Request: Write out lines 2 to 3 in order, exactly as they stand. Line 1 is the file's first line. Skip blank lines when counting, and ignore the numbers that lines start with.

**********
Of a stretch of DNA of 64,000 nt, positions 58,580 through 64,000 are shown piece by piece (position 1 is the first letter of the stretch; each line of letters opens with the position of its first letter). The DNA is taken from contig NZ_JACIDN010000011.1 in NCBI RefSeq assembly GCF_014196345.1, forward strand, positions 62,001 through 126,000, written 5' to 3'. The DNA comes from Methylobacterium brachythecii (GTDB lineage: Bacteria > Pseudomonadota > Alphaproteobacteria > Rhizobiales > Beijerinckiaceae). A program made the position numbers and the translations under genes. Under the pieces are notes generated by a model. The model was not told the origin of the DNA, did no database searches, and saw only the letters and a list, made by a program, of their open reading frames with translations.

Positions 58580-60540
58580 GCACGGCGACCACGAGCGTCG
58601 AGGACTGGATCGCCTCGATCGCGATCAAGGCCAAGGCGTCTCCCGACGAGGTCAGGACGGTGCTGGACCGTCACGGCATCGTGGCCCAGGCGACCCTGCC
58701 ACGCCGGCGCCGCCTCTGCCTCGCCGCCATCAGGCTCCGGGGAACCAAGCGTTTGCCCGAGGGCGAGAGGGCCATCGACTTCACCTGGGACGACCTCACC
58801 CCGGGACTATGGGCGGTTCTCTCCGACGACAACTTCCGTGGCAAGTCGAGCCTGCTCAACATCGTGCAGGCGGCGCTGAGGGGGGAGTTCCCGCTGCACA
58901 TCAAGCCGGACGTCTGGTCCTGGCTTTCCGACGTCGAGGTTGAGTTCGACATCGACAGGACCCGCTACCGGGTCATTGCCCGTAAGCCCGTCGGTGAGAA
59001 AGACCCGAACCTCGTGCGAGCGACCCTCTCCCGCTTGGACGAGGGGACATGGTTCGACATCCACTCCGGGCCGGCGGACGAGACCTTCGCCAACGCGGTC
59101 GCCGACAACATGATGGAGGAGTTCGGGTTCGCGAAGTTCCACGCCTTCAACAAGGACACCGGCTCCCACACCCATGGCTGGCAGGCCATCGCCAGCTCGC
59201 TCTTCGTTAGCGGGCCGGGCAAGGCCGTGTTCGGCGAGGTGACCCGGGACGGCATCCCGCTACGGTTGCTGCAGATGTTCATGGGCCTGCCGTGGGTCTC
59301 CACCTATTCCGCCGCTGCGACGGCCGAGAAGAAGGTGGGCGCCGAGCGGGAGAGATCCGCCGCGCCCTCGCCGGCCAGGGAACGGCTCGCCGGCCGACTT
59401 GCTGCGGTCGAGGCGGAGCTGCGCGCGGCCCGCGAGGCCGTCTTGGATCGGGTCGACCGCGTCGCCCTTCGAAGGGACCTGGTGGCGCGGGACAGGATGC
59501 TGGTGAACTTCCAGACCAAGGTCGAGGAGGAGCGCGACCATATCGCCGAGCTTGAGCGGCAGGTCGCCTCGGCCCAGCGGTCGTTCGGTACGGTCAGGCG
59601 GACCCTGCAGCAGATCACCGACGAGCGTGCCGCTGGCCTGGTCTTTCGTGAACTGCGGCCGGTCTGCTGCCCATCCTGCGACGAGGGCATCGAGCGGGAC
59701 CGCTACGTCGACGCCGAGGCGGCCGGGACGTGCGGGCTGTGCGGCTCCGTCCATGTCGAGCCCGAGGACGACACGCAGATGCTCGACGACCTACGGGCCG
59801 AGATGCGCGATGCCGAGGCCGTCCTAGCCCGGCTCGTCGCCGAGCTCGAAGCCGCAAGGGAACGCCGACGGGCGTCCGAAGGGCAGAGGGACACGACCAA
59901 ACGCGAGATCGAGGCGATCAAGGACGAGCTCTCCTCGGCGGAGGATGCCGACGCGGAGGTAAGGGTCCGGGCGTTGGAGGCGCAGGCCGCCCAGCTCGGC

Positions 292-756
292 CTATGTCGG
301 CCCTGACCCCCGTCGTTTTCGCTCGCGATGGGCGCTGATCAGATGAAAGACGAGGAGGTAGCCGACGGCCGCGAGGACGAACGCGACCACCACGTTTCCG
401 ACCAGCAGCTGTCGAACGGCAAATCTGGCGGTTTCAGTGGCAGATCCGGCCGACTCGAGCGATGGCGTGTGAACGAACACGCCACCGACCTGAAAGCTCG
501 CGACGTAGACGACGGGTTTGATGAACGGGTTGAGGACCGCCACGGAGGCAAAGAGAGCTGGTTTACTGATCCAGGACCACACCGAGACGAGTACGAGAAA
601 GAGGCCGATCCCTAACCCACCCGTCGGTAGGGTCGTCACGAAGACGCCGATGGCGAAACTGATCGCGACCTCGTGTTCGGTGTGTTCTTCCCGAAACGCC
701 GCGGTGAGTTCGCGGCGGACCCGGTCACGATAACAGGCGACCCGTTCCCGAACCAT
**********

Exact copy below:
Positions 58580-60540
58580 GCACGGCGACCACGAGCGTCG